Climate change impacts in the Arctic impact communities across the world, including small island pacific states like Kiribati. Photo: Arorae
When it comes to climate change, policies on both a national and international level are a huge aspect of saving our planet. Those who have the most ability to make an environmental difference are those in power – from business owners to politicians. It should be seen as a global duty to take care of the Arctic, as it affects biodiversity and weather patterns worldwide, which in turn affects the lives of people in disaster-prone areas.
First and foremost, it’s important to understand that the Arctic region is made up of eight countries: Greenland, Iceland, Norway, Sweden, Finland, Russia, Canada and the USA. However, there are countries that aren’t in the Arctic that have shown interest in the region’s policies, such as France, Germany, the United Kingdom, South Korea, and Japan, due to the vast amount of resources such as oil and gas. For example, although the UK is not part of the region, its weather and sea currents are heavily affected by the Arctic.
Why are Policies in the Arctic so important?
Policies that aim to diminish the effects of global warming in the Arctic region are crucial, as they impact such a wide variety of people. Not only are there roughly 4 million people who live there, but there are also over forty different ethnic groups with their own languages, traditions, and values. As well as being environmentally significant, the Arctic is also an essential part of the cultural heritage of countries within the region, as well as our shared world heritage.
In this fight towards a greener planet, cultural and linguistic diversity is often left out of the conversation although it is a crucial aspect of climate change resilience. Just like biodiversity, cultural diversity is important to adapting to climate change and being resilient in disasters. Due to global warming, many communities are being forced to relocate, leaving behind their cultural practises as well as their mother tongue. Although one does not forget their language by relocating, a mixture of globalisation and climate change driven separation of communities, will result in languages being lost.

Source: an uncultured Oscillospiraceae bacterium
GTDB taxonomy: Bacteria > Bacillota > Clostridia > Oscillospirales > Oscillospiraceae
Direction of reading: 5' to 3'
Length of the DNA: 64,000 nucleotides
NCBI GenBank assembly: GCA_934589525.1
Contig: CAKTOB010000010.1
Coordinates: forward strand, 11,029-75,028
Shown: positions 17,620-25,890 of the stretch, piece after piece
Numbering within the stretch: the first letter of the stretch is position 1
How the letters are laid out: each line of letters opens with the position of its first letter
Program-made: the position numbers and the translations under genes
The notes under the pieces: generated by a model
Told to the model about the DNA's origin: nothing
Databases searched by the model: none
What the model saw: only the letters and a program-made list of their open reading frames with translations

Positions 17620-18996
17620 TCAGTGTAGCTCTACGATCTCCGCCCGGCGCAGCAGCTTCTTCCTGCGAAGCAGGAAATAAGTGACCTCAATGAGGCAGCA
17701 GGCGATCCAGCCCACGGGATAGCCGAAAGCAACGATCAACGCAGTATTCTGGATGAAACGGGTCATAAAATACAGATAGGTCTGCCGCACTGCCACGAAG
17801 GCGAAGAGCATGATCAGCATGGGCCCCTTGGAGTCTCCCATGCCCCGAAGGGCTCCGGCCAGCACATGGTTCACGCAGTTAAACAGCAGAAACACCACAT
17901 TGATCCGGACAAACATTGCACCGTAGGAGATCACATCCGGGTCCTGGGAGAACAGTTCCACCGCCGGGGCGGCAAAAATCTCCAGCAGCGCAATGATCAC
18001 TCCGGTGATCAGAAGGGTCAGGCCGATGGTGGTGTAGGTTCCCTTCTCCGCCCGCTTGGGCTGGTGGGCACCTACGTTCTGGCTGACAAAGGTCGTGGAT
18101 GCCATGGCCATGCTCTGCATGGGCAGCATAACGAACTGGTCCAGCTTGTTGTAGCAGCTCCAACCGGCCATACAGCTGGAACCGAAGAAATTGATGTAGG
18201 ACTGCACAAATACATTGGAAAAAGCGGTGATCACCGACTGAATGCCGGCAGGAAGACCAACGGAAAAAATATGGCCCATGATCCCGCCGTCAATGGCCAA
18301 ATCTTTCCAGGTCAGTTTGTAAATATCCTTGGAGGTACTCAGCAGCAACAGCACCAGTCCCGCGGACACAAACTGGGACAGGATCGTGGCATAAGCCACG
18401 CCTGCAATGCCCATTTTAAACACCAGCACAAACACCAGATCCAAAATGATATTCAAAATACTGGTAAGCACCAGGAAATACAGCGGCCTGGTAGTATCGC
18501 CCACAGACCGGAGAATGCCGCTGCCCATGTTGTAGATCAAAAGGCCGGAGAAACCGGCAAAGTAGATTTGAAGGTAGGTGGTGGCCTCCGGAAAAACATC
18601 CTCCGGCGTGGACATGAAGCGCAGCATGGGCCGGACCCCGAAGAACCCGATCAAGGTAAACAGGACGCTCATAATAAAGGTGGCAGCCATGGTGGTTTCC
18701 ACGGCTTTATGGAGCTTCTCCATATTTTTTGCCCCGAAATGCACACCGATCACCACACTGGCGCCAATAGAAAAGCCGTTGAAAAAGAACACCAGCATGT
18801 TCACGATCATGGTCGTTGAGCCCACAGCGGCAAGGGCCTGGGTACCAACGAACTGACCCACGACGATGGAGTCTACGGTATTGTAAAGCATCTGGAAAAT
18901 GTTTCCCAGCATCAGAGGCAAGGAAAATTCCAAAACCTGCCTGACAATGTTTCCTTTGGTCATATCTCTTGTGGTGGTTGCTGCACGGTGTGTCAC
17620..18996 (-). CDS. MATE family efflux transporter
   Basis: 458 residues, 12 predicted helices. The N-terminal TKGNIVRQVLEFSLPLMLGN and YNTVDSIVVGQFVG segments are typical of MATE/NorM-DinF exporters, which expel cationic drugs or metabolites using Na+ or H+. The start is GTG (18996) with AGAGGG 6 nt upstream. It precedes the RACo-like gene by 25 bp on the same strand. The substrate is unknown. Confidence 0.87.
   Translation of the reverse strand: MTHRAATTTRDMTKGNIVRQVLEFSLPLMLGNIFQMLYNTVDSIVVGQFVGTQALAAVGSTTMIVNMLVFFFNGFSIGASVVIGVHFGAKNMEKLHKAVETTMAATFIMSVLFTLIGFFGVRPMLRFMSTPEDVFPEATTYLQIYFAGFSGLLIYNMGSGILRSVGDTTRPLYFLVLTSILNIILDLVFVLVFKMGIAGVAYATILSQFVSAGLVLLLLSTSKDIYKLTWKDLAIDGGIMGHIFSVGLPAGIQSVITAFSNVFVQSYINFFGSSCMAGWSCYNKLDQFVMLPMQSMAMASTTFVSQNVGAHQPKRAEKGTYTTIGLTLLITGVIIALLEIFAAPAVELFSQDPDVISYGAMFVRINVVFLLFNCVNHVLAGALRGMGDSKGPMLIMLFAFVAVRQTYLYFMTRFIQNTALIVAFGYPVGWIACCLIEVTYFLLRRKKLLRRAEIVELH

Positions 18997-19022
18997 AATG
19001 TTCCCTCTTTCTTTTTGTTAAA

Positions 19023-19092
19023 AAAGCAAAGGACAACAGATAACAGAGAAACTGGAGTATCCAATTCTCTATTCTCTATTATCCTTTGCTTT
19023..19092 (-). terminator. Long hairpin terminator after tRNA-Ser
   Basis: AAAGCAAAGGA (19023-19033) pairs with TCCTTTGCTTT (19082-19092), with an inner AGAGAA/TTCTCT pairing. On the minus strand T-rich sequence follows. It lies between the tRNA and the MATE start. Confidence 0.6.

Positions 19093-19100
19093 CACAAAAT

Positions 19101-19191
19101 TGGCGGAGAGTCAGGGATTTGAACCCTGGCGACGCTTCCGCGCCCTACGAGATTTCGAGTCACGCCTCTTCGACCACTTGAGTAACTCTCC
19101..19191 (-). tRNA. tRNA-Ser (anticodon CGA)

Parts of Eita, a village in an island republic in the central Pacific, has been severely impacted by flooding, resulting in forced migration.
What is being done?
Numerous articles and scientific papers have been written to governments to urge them to make a needed change. In 2018, for example, the “House of Commons Environmental Audit Committee” wrote a report titled “The Changing Arctic”, that was targeted at the UK’s Government and described in depth the effect the UK was having on the arctic, as well as the impact global warming will have on the UK. As seen on the Arctic Portal website, each Arctic country currently has different approaches to the common goal of climate change mitigation. An example of a country that has pushed environmental policy as a national priority is Finland.
In 2017, Finland published its new set of goals for their involvement in the Arctic. Some goals they mention include enforcing the Paris Agreement, promoting sustainable development, and regional discussion. In it, they also note that, “Arctic policy should be made one of the priorities of the EU’s external relations”, a statement that the Finish prime minister has previously emphasised. Through their strategy, the Finish Government has been able to set specific policies that promote the conservation and immediate action towards the Arctic.
Although there have been more policies put in place, there are few ways in which we can calculate their effectiveness, as most of the environmental issues in the Arctic are due to countries that aren’t in the region. This is why it’s important to be conscious about how our lifestyle can impact the environment, as well as continue to pressure those in power to implement more environmental laws.
What can you do?
Although we’ve discussed how essential it is for governments and people in power to enact policies, it is still possible to make a difference by doing small things. So, a few things you could do is switch to a more meat-free diet, stop using single-use plastic, reduce your carbon emission, educate yourself about the issues the Arctic is currently facing, and share this article for others to read!
This article first appeared on The Arctic Institute, you can access further articles and information about them here.